Al Jazeera Journalism Review
Muhammad Khamaiseh is a journalist and researcher focusing on media ethics and cultural studies. He works as an editor with the Al Jazeera Media Institute.
The relentless flow of news in the digital age has re-shaped the parameters by which we decide what is 'news' and what is not
Last week, the image of a blonde-haired Palestinian girl standing up to an Israeli soldier was wrongly credited as an image of a Ukrainian girl confronting a Russian soldier. The intention was to garner sympathy for Ukraine - instead, it had a rather different outcome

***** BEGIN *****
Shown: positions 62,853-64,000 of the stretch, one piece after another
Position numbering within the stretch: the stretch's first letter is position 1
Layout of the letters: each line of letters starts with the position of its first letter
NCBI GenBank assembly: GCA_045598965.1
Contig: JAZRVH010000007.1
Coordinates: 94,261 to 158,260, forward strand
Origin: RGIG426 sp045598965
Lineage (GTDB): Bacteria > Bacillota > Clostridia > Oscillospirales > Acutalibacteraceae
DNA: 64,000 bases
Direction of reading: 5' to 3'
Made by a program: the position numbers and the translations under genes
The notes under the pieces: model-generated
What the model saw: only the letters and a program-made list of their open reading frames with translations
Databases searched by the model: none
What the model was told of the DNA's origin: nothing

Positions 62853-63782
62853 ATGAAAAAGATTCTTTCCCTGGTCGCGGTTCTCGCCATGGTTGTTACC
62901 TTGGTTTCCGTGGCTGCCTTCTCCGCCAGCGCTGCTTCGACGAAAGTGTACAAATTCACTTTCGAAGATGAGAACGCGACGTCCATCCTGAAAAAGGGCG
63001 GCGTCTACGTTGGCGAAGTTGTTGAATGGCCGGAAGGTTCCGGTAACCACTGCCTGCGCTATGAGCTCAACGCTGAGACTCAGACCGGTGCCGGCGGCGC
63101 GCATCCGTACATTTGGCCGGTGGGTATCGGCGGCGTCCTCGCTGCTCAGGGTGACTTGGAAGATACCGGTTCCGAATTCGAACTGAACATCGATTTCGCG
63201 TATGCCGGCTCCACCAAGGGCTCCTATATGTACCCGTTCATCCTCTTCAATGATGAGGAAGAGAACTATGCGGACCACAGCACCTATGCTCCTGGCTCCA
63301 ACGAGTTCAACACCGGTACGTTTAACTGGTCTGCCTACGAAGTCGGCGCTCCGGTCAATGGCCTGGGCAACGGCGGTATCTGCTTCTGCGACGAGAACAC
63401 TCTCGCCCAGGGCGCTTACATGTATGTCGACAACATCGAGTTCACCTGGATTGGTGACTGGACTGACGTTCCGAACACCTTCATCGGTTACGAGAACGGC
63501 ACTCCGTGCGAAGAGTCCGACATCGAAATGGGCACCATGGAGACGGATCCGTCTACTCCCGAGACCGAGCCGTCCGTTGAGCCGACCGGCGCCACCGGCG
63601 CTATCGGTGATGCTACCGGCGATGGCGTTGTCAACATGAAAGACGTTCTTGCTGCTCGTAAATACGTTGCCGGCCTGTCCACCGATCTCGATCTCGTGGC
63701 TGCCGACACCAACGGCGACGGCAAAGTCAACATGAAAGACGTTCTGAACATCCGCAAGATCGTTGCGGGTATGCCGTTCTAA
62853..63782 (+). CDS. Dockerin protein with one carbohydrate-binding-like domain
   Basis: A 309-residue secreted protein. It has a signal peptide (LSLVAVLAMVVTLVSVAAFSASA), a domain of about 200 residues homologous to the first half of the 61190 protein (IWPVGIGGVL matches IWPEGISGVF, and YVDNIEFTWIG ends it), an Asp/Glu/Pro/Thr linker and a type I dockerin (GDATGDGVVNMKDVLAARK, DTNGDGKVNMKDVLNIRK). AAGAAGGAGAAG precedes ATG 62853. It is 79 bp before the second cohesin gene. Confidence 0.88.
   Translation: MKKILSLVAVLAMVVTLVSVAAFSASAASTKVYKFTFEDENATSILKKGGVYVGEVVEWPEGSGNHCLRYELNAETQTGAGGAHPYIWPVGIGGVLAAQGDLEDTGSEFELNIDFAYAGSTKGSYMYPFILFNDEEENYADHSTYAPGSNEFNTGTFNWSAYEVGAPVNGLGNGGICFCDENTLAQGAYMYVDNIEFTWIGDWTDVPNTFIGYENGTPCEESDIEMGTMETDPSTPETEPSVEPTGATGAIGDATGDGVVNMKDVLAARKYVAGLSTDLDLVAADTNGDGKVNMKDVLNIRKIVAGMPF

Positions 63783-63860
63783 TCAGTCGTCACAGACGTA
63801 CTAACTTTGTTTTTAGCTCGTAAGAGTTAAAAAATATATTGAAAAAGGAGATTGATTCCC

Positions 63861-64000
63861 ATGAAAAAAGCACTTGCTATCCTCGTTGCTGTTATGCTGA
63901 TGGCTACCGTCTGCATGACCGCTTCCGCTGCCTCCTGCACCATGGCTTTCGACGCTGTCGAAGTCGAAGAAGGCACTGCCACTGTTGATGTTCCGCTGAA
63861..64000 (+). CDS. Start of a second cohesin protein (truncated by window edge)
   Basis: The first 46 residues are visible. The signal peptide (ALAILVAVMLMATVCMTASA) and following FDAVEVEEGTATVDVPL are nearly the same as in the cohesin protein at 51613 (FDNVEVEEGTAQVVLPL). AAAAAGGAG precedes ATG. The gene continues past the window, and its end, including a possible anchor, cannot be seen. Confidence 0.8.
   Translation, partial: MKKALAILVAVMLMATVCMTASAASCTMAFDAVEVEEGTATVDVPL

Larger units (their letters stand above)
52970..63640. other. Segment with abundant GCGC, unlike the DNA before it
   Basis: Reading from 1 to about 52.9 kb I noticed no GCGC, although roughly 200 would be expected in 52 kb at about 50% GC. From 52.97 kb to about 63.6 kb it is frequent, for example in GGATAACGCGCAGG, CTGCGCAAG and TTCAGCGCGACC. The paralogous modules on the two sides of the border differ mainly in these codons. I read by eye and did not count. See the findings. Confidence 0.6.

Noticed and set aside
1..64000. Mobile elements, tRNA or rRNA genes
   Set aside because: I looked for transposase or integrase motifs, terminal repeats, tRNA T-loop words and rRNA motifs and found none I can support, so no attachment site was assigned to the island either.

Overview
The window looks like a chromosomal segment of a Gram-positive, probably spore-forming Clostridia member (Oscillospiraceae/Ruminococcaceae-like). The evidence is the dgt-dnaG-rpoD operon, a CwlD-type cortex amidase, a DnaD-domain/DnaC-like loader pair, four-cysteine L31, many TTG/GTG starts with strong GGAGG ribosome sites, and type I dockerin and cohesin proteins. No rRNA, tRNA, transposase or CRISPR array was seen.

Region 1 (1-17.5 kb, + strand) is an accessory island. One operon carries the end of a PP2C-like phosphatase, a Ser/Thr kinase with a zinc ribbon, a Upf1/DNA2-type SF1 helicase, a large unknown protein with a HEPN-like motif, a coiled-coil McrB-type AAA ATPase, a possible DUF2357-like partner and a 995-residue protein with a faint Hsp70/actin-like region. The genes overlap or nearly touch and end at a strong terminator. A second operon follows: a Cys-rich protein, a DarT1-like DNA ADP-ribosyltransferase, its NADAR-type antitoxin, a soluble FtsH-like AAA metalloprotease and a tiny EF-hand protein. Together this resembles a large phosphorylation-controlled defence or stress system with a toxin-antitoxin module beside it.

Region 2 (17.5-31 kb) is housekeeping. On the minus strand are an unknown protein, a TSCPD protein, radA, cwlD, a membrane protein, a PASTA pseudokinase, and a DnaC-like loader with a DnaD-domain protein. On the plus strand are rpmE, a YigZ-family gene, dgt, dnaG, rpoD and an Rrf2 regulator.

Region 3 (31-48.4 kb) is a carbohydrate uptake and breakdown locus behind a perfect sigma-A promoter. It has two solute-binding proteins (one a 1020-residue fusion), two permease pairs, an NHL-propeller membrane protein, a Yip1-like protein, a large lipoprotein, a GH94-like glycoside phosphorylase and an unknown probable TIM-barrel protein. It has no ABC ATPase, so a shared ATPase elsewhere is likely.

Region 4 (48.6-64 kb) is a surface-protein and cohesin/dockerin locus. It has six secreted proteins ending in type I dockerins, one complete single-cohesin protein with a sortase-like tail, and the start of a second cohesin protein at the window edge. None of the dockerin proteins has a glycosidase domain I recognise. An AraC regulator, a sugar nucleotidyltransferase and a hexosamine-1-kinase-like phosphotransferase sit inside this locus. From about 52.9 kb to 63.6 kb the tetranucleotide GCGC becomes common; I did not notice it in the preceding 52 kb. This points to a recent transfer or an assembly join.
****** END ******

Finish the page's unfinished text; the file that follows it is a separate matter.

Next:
In part two of our series on how the media can propagate hate speech, we look at ways that journalists can ensure their work is balanced and objective, to avoid this.
Across the world, media organisations are guilty of misrepresenting the stories of refugees and other vulnerable minorities, stirring up panic and outrage within their respective countries. We look at some examples.
ANALYSIS: Journalists require time and space to provide the depth readers need to make sense of an endless stream of instant news.
When many North African countries achieved their independence, nationalists began to repeat a sentence of great importance: Colonization will leave out the door, only to come back through the window. The sentence has proved to be prescient, as colonization has come back through the gateway of media, with an orientalist view that detaches reality from its cultural, and socio-political contexts.